Newburyport, Mass – The Massachusetts Department of Fish and Game and the Division of Marine Fisheries (DMF) announced that 250 acres of Joppa Flat in the Merrimack River estuary will be open for the commercial harvest of softshell clams by specially licensed commercial diggers.
“I am happy to credit the city of Newburyport and the staff of our Division of Marine Fisheries for the hard work that was necessary to open this area to commercial clammers,” said Department of Fish and Game Commissioner Mary Griffin. “Massachusetts’ soft shell clam harvest is worth five to six million dollars annually and the opening of Joppa Flat will benefit commercial shell fishermen in the area who rely on open and productive flats for their livelihood.”
The reclassification and reopening of the Joppa Flat allows the conditionally restricted commercial harvest of softshell clams (Mya arenaria). Under the restrictions, harvesting is limited to weekdays only and must be conducted by specially licensed diggers. The clams must be treated at the DMF depuration plant. Harvesting for direct human consumption remains prohibited.
Once considered among the top clam producing flats in Massachusetts, bacterial contamination had shut down this highly productive bed for over 80 years. Improved water quality and a comprehensive management plan developed with the City of Newburyport, has allowed the area to be reopened. The restrictive state and local harvesting regulations will ensure clams harvested from the area are safe to eat.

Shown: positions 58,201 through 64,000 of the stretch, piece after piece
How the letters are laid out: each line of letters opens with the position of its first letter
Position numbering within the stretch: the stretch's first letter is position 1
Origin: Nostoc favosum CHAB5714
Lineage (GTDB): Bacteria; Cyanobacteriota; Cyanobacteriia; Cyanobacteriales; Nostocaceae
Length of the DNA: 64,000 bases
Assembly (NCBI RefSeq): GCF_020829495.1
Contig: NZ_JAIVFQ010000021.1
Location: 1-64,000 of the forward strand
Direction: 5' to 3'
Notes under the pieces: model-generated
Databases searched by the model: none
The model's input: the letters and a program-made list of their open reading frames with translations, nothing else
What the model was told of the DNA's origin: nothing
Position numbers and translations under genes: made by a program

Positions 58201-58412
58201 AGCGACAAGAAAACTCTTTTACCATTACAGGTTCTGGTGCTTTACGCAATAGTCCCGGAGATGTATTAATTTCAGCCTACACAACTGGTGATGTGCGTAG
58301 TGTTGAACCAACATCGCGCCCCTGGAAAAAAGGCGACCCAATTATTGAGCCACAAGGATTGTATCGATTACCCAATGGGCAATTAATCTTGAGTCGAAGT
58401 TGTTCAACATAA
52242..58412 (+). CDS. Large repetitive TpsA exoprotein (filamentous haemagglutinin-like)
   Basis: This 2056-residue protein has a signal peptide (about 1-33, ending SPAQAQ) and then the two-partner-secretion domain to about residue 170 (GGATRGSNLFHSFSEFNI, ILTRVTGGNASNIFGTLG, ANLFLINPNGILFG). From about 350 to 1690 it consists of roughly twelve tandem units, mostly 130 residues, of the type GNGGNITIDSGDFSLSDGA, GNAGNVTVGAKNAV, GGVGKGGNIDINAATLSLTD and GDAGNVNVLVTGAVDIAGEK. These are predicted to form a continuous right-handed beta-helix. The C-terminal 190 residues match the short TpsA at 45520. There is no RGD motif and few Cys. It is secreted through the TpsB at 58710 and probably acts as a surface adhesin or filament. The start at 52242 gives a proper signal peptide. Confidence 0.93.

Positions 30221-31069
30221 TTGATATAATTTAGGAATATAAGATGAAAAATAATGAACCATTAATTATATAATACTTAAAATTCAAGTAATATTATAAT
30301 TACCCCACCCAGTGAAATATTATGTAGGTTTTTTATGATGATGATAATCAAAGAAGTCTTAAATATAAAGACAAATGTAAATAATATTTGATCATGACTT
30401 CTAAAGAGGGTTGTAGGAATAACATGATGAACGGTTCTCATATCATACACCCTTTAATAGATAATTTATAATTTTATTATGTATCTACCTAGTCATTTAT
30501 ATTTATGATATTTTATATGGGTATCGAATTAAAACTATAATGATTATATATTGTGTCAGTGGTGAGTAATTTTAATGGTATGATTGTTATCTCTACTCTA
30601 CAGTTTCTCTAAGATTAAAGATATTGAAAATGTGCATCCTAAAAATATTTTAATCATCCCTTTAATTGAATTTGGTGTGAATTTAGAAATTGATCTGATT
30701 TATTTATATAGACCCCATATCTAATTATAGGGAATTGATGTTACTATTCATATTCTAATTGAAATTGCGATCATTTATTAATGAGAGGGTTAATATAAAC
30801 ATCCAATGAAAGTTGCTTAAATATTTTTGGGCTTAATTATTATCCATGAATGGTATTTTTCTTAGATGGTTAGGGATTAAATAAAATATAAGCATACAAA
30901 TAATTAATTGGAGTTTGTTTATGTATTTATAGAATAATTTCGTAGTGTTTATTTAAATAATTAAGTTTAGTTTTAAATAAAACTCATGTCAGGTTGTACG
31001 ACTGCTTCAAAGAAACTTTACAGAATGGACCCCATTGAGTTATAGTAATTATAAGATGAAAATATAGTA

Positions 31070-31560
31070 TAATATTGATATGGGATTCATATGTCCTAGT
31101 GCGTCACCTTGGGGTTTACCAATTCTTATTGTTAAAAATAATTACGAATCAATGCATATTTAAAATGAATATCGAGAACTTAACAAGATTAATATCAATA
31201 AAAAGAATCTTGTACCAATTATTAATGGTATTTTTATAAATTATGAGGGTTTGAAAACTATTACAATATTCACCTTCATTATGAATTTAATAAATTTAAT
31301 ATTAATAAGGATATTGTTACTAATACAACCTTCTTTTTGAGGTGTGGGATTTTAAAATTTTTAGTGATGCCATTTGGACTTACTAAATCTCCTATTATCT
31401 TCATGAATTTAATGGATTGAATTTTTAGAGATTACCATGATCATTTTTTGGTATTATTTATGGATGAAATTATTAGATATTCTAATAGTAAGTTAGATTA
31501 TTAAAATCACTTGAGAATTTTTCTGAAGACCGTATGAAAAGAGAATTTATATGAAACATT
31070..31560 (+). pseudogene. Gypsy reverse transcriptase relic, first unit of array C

Rainfall will trigger episodes of bacterial contamination in excess of national standards. Accordingly, the area will be closed to shellfishing for five to seven days after rainfalls of 0.25 inches or greater. Rainfalls of 1.50 inches or greater will result in longer closures subject to re-sampling.
Softshell clams and other bivalve mollusks become contaminated by filtering both harmless and pathogenic, or disease-causing, bacteria and viruses from seawater during feeding and respiration. Contaminated shellfish can transmit these organisms to humans if the shellfish are eaten raw or under-cooked.
At the DMF Shellfish Purification Plant, the clams are placed on pallets and then lowered into one of nine 3,500 gallon tanks for depuration. Depuration is a self-cleansing process where the shellfish purge their digestive system of particulates in clean seawater; the shellfish are typically clean after two to three days at the plant.
The Merrimack River was once considered one of the nation’s ten most polluted rivers. This reopening is due to concerted clean-up efforts begun over 20 years ago by local, state and federal programs and an aggressive re-sampling initiative by DMF. The reopening encompasses over 251 acres of the southeastern portion of the Joppa Flat, while the northwest section remains closed. Joppa Flat will join some 534 acres of Merrimack River estuary clam flats in Newburyport and Salisbury that were reopened in 2006.